MeSH Terms: Animals, Cell Division, Chimera, Embryo Transfer, Female, Genes, Reporter, Homeodomain Proteins, LIM-Homeodomain Proteins, Male, Mice, Mice, Transgenic, Microphthalmia-Associated Transcription Factor, Mosaicism, Neural Stem Cells, Neurogenesis, Neuroglia, Organ Specificity, Retina, Retinal Ganglion Cells, Transcription Factors
Show Abstract · Added November 2, 2015
BACKGROUND - Vertebrate retinal development is a complex process, requiring the specification and maintenance of retinal identity, proliferative expansion of retinal progenitor cells (RPCs), and their differentiation into retinal neurons and glia. The homeobox gene Vsx2 is expressed in RPCs and required for the proper execution of this retinal program. However, our understanding of the mechanisms by which Vsx2 does this is still rudimentary. To define the autonomy requirements for Vsx2 in the regulation of RPC properties, we generated chimeric mouse embryos comprised of wild-type and Vsx2-deficient cells.
RESULTS - We show that Vsx2 maintains retinal identity in part through the cell-autonomous repression of the retinal pigment epithelium determinant Mitf, and that Lhx2 is required cell autonomously for the ectopic Mitf expression in Vsx2-deficient cells. We also found significant cell-nonautonomous contributions to Vsx2-mediated regulation of RPC proliferation, pointing to an important role for Vsx2 in establishing a growth-promoting extracellular environment. Additionally, we report a cell-autonomous requirement for Vsx2 in controlling when neurogenesis is initiated, indicating that Vsx2 is an important mediator of neurogenic competence. Finally, the distribution of wild-type cells shifted away from RPCs and toward retinal ganglion cell precursors in patches of high Vsx2-deficient cell density to potentially compensate for the lack of fated precursors in these areas.
CONCLUSIONS - Through the generation and analysis of genetic chimeras, we demonstrate that Vsx2 utilizes both cell-autonomous and cell-nonautonomous mechanisms to regulate progenitor properties in the embryonic retina. Importantly, Vsx2's role in regulating Mitf is in part separable from its role in promoting proliferation, and proliferation is excluded as the intrinsic timer that determines when neurogenesis is initiated. These findings highlight the complexity of Vsx2 function during retinal development and provide a framework for identifying the molecular mechanisms mediating these functions.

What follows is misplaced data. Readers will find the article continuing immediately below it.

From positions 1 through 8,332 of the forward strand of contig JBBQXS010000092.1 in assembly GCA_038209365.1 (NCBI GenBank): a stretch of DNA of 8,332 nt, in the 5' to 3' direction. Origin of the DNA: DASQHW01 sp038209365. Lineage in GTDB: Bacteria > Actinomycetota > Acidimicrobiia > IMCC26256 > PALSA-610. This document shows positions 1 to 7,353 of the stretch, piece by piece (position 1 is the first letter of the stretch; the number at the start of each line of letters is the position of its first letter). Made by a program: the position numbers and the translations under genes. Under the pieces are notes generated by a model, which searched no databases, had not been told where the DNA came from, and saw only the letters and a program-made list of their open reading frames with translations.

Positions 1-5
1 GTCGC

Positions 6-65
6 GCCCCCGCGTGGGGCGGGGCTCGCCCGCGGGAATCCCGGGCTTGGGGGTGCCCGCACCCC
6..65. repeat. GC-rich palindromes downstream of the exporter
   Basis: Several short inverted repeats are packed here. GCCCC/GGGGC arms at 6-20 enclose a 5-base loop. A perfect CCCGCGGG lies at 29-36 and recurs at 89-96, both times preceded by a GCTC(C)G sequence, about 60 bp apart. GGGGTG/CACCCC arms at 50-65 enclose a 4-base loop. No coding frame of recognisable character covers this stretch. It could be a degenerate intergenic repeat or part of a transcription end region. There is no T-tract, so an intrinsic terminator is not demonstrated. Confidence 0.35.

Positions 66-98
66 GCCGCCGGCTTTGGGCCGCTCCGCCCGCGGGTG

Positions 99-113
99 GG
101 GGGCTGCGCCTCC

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20 MeSH Terms
Lhx2 balances progenitor maintenance with neurogenic output and promotes competence state progression in the developing retina.
Gordon PJ, Yun S, Clark AM, Monuki ES, Murtaugh LC, Levine EM
(2013) J Neurosci 33: 12197-207
MeSH Terms: Animals, Cell Differentiation, Female, Gene Expression Regulation, Developmental, Gene Knock-In Techniques, LIM-Homeodomain Proteins, Male, Mice, Mice, Mutant Strains, Neural Stem Cells, Neurogenesis, Pregnancy, Retina, Retinal Ganglion Cells, Retinal Rod Photoreceptor Cells, Transcription Factors
Show Abstract · Added November 2, 2015
The LIM-Homeodomain transcription factor Lhx2 is an essential organizer of early eye development and is subsequently expressed in retinal progenitor cells (RPCs). To determine its requirement in RPCs, we performed a temporal series of conditional inactivations in mice with the early RPC driver Pax6 α-Cre and the tamoxifen-inducible Hes1(CreERT2) driver. Deletion of Lhx2 caused a significant reduction of the progenitor population and a corresponding increase in neurogenesis. Precursor fate choice correlated with the time of inactivation; early and late inactivation led to the overproduction of retinal ganglion cells (RGCs) and rod photoreceptors, respectively. In each case, however, the overproduction was selective, occurring at the expense of other cell types and indicating a role for Lhx2 in generating cell type diversity. RPCs that persisted in the absence of Lhx2 continued to generate RGC precursors beyond their normal production window, suggesting that Lhx2 facilitates a transition in competence state. These results identify Lhx2 as a key regulator of RPC properties that contribute to the ordered production of multiple cell types during retinal tissue formation.